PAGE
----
A common counter to this has been that government spending tends to prompt a rise in Gross Domestic Product - a key indicator of national economic performance. However, this can often be unevenly felt and short-lived, the effects of little consequence to the median worker. In response to increasing global inequality, the OECD has recently put forward that emphasis is better placed on ‘inclusive growth’; spending that attempts to deliver economic growth whilst fostering widespread and sustained improvements to living standards. Sporting infrastructure does not lend itself to this goal. Beyond the fact that a stadium is not integral to the fundamental well-being of the common man, they routinely take up scarce and highly sort after real estate.
Boost to Tourism?
A boost to tourism, one of the favoured arguments adopted by prospective hosts, also begins to look dubious under closer inspection. Yes, events of such magnitude attract huge numbers of fans for the period in which they run, but they also disrupt existing flows of holidaymakers, and in many cases put people off visiting for fear of overcrowding. Even when numbers do increase it may not lead to a ‘Pareto’ gain due to the associated costs from which the increase is procured. South Africa, again, provides a prime example. As the World Economic Forum explains, although failing to match the anticipated 450,000 tourists, South Africa did experience a ‘visitor spend increase of over a quarter’ during the World Cup period; this was, however, offset by the acquisition cost of an estimated $13,000 per visitor. Enough, as the forum points out, to have ‘paid the wages of the entire working population for a week’.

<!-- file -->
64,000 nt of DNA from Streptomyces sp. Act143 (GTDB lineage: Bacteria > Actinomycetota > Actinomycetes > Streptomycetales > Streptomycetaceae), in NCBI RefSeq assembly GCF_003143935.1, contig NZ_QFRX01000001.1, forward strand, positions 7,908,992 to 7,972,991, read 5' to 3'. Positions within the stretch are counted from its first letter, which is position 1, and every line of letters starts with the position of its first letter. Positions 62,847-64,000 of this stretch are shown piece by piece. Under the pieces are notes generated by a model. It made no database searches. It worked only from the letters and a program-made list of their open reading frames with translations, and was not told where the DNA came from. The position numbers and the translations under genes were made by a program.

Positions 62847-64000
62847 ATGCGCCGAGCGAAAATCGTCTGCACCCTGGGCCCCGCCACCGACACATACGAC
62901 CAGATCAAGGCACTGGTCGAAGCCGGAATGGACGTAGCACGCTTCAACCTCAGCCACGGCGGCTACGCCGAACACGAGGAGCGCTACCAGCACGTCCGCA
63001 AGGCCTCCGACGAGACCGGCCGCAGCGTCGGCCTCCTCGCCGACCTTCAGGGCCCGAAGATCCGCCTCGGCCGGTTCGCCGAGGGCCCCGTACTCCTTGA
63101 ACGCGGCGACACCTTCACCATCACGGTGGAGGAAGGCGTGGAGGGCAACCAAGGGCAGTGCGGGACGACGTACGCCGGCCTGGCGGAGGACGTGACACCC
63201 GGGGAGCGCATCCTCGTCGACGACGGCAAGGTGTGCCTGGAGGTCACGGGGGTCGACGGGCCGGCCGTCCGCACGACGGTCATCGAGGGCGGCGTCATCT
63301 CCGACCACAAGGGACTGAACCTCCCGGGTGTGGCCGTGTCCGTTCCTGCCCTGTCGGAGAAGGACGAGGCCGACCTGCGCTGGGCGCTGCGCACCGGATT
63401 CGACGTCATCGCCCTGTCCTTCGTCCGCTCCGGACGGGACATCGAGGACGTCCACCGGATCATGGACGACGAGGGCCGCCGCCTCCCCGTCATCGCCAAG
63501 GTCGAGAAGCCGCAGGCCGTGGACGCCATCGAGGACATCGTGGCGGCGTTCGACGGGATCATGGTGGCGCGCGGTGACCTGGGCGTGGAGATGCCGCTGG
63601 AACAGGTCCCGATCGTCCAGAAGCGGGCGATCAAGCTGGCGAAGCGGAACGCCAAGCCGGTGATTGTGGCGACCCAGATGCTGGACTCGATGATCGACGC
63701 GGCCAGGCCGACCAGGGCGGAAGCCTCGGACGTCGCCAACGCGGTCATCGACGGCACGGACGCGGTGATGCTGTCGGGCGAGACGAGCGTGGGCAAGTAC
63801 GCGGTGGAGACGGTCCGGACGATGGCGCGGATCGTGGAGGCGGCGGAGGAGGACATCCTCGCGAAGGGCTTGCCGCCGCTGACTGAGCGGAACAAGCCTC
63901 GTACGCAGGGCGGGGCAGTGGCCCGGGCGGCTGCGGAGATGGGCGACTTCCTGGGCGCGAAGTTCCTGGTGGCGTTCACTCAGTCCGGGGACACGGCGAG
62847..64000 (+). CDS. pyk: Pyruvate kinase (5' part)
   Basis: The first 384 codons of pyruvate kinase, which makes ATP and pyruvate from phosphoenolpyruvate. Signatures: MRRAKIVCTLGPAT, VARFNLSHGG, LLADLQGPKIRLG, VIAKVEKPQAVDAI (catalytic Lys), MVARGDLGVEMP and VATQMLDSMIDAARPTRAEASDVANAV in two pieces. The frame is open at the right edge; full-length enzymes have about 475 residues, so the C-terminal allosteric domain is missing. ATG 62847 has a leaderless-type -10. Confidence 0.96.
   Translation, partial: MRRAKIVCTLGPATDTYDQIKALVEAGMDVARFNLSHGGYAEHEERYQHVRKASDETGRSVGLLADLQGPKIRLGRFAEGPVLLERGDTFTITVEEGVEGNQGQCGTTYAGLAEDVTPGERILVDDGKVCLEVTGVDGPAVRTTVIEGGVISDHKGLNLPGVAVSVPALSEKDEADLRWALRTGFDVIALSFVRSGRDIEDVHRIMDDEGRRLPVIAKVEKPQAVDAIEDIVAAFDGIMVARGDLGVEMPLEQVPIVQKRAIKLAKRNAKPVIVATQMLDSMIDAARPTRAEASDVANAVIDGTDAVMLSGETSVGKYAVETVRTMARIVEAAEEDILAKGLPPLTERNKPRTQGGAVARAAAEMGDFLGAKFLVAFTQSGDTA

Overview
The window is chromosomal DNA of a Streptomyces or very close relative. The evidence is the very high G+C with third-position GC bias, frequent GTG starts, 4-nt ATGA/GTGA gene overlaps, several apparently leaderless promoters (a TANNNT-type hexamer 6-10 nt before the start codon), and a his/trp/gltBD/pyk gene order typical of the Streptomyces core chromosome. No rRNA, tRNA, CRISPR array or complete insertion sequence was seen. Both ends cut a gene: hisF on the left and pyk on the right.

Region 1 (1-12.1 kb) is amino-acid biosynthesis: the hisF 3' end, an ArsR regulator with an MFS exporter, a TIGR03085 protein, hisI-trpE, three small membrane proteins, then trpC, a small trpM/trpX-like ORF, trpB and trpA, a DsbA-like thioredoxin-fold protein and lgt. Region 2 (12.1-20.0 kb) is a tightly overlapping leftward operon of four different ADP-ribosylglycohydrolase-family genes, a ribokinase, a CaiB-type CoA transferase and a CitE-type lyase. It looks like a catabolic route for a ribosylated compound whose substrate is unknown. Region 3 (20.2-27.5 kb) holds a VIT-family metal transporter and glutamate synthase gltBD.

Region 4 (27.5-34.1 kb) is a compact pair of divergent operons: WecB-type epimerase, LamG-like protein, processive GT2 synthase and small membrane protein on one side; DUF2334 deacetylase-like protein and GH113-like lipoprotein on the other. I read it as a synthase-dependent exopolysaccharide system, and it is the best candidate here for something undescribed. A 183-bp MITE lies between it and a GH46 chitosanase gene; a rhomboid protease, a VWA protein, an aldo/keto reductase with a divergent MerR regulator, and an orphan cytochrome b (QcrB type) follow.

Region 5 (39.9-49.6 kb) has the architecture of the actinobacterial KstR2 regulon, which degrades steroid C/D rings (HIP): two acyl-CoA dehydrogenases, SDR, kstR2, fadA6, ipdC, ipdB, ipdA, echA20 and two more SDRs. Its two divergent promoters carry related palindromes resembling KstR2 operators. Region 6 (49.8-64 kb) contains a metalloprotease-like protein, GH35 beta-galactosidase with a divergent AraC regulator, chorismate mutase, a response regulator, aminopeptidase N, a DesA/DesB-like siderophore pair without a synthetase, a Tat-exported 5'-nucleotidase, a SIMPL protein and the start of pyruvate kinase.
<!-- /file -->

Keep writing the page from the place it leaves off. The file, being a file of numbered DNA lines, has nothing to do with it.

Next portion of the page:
Brazil too didn’t experience the boost to its tourism industry it had anticipated, and importantly, had been factored into its costing. Scholar, Mirele Matsuoka De Aragao, in his report on the ‘Economic Impact of the World Cup’, estimated that increased tourist revenue, in the time since, amounted to only 2.5% of the total governmental investment. And, the boost in the number of tourists lasted for only 3 years following the tournament’s close – both, particularly bleak figures.
Despite the above, as damning an analysis as it may sound, the World Cup and similarly large-scale events like the Olympics can still be profitable, a prime example the London 2012 Olympics, which brought in revenues that exceeded $5 billion. Its success was attributed to a combination of meticulous planning and high-quality, pre-existing infrastructure.
The Flip Side
And yet, it should be remembered that assessment based solely on economic figures, growth and the like, only tells one side of the story. The events themselves create things immeasurable: memories, pride and unity, things that, when established in fractious settings can be of untold benefit. South Africa bears out this point. Having suffered the injustices of Apartheid rule for 46 years, that 91% of residents believed the World Cup had a unifying influence cannot be underplayed. Evidently, it is not always all about the money…